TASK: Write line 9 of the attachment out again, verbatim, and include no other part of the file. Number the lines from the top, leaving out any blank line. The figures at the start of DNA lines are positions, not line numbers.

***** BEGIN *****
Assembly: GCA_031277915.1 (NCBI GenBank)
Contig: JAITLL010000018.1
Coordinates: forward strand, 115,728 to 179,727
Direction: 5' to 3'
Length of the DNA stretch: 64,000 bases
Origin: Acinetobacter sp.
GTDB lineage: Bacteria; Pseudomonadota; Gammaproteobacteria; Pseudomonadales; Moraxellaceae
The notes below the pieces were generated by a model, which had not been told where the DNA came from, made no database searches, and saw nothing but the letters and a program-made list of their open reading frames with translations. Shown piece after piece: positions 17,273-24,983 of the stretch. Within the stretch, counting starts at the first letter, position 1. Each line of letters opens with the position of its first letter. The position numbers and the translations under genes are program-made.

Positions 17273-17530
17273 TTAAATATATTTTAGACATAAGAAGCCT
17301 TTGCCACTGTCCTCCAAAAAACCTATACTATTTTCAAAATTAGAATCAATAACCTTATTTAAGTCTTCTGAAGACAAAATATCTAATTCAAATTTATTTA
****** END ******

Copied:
Positions 17273-17530